Third, bets are meaningless. Completely. When you really get down to it, it doesn't really matter if you lose a bet, especially a gentleman/gentlewoman's bet which is my favorite kind. It's complete bullshit, but that's why it's so great. You don't have to figure out why you're giving this thing up. You don't have to engage in the endless philosophical questioning that leaves you second-guessing yourself. Maybe I can just have one. One can't hurt. Maybe just for 5 minutes. Six max. Definitely not more than 10. SHUT UP. 

A meaningless bet helps you give all that up:
You: Sorry, I can't use Facebook anymore. I made a bet.
Friend: What did you bet?
You: Nothing.
Friend: So if you win, you get nothing.
You: Right.
Friend: And if you lose, you get nothing.
You: Right.
Friend: And how long has this bet been going on for?
You: 22 years.
Friend: And you've never even wanted to go on Facebook?
You: Occasionally.
Friend: But y --
You: Can't. Bet.
Discipline. What's something you wish you had the discipline to do? Pick the first thing that comes to mind and go bet someone that you can't accomplish it. If you can't find anyone, I'll bet you. Email me personally: Loser.

Wednesday, November 24, 2010

How do you know you love someone?

Infatuation that never matures.
Dear Edahn,
How do you know you love someone?
ARE WE TALKING ABOUT being IN LOVE, or just LOVING? They're different. Being in love is pretty easy to identify, but I think it's less significant. Loving people is a little harder to identify -- and achieve -- but it's much more important.

Being in love is really a product of desire and longing for a person. You need to be with them. Being apart from them fucks with your head and your emotional composure. It has a very obsessive quality. When they're not there, you feel incomplete and you hurt, physically. Loving people -- family, partners, friends -- is almost the opposite. You feel complete without them and yet they're critical in how they add value to your life . Feeling complete without them is actually a prerequisite for loving them. Knowing you'll be okay without them frees up your mind so you can be your natural, caring, spontaneous self and care for someone else in a simple, pure way.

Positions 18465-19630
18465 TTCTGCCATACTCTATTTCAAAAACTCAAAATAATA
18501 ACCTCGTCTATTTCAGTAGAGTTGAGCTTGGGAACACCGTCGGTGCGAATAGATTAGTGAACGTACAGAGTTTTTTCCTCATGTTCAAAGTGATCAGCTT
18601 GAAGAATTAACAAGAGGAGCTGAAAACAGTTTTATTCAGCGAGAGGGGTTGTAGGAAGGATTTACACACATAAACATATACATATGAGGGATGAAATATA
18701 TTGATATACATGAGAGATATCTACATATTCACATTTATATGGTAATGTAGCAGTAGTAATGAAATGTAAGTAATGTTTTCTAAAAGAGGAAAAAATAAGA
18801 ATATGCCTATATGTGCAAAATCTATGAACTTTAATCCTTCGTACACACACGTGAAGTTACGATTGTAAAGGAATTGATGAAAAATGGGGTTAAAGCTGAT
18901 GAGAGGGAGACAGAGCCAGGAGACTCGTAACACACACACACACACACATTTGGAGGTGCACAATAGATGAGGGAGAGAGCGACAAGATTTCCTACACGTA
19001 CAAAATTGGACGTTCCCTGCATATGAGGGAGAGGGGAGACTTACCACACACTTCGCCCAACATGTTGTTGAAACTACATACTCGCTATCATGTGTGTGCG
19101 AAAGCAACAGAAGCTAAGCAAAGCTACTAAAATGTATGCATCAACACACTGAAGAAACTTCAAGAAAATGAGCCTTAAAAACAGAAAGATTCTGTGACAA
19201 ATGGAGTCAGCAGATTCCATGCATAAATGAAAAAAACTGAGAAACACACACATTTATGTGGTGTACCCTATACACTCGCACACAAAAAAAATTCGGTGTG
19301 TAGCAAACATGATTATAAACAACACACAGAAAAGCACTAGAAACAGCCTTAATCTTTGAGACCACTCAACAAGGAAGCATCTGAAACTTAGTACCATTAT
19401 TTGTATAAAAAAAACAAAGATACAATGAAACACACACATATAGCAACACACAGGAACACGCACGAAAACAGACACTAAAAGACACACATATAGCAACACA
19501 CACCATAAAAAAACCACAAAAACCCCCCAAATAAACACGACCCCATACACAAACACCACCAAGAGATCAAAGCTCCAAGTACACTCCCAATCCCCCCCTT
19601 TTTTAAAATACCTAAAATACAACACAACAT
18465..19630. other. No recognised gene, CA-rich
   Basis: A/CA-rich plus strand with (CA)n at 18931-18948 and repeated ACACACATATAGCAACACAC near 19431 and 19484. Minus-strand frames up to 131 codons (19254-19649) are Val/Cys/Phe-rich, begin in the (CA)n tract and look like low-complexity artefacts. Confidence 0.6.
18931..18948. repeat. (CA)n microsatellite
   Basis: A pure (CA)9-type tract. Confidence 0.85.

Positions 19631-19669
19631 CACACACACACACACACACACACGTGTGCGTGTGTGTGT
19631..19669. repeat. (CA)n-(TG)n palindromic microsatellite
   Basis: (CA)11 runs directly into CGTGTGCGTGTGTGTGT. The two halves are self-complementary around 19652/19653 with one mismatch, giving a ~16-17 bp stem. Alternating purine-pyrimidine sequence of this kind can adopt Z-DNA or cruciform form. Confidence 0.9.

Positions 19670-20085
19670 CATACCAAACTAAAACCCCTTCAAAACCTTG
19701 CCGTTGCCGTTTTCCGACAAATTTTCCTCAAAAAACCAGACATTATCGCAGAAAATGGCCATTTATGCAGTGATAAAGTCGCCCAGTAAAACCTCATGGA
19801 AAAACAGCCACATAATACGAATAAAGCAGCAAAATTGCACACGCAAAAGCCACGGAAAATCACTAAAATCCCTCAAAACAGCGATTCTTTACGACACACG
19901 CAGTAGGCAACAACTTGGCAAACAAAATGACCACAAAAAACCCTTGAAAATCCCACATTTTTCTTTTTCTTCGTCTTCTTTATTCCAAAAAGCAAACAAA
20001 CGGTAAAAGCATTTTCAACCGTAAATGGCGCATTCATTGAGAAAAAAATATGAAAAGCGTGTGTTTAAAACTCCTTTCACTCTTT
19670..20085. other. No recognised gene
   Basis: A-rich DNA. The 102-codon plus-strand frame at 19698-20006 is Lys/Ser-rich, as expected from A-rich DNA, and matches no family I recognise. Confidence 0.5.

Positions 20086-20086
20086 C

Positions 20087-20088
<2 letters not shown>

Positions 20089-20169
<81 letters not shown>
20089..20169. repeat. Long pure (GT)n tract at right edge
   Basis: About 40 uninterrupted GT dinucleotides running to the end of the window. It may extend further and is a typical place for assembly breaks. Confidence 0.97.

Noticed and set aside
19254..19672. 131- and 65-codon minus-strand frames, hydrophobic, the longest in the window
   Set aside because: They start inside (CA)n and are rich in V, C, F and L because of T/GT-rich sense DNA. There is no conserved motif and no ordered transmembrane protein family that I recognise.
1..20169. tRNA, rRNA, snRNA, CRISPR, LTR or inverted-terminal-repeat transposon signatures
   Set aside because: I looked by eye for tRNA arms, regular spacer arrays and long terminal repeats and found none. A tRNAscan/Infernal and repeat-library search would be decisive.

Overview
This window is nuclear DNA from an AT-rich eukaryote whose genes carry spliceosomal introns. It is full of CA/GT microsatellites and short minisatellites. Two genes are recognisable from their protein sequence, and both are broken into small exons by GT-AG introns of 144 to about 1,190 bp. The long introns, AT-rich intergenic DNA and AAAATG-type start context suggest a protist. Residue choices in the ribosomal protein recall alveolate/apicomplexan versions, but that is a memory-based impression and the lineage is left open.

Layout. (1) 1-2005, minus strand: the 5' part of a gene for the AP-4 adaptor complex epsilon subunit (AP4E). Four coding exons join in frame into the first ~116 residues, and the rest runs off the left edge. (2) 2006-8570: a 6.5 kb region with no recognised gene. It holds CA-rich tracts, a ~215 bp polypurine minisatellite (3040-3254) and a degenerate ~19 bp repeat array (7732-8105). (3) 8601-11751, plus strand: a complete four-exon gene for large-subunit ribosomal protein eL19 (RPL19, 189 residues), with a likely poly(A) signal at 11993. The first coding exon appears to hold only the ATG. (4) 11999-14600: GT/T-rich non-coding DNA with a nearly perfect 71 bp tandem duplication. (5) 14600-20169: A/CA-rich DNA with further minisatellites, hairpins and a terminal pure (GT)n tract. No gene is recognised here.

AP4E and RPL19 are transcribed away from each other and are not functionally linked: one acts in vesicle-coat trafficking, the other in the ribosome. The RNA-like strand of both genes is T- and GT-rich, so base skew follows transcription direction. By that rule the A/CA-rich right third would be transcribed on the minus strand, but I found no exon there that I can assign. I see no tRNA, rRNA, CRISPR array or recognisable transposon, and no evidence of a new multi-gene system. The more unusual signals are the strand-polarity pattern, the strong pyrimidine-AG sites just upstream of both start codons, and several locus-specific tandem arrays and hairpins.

When you love a person, you feel settled around them. You feel close to them without trying. You can be quiet around them without privately worrying that something bad is going to happen. When you're in love, being close takes much more conscious effort. People work harder to find similarities between each other and are resistant to perceived differences. That leads to moments of high intensity and closeness, but when it fades, the parties feel detached and scramble to find another way to reconnect, like conflict. Over time, you start seeing cycles of highs and lows develop, then break-ups and reconciliations, and so on. Those couples don't really feel safe around one another, so they never build natural closeness. The feeling of being in love ("infatuation") can mature into the more wholesome loving, and I'd argue that it has to for the relationship to survive.

You sound like you're trying to make a big decision in your life. When I make decisions in my romantic life, I try to avoid being guided by the more unstable infatuation and instead search for the more stable but less intense love. It's more nourishing.

Tuesday, November 23, 2010

Meditation Instructions for n00bs

By request, here're some simple instructions aimed at beginners. There're lots of different meditation styles. Mine happens to be most similar to the Zen tradition, but they're all aimed at the same goal, which is opening the heart.

1. Setting. Go somewhere relatively quiet, indoor or outdoor. Turn your phone off or put it on vibrate at the very least. I like to meditate in a room that isn't too cluttered and distracting. If you choose to meditate in your own room, you may want to keep your room tidy. You should do that anyway, says your mom.

This is what my legs look like when I meditate, 
except with more hair.

2. Legs. If you need to sit in a chair, that's okay, but I much prefer to sit on the floor, either on carpet or on a folded blanket. I sit a little elevated, on a cushion about 4 or 5 inches off the ground. The cushion doesn't have to be anything special. A hard, folded pillow usually works just fine. My right foot rests on my left calf, like the guy to the left, and both my knees touch the floor. The posture isn't perfectly symmetrical.

3. Posture. Sit upright and stretch your spine as if you were trying to win a "who's taller" contest with your friend. Now relax and let go of that. You should be sitting upright comfortably without straining. I put my hands on my lap. Nothing too fancy. Eyes are open and fixed on the floor in front of you.

"Zafu" cushion,
knees touch the ground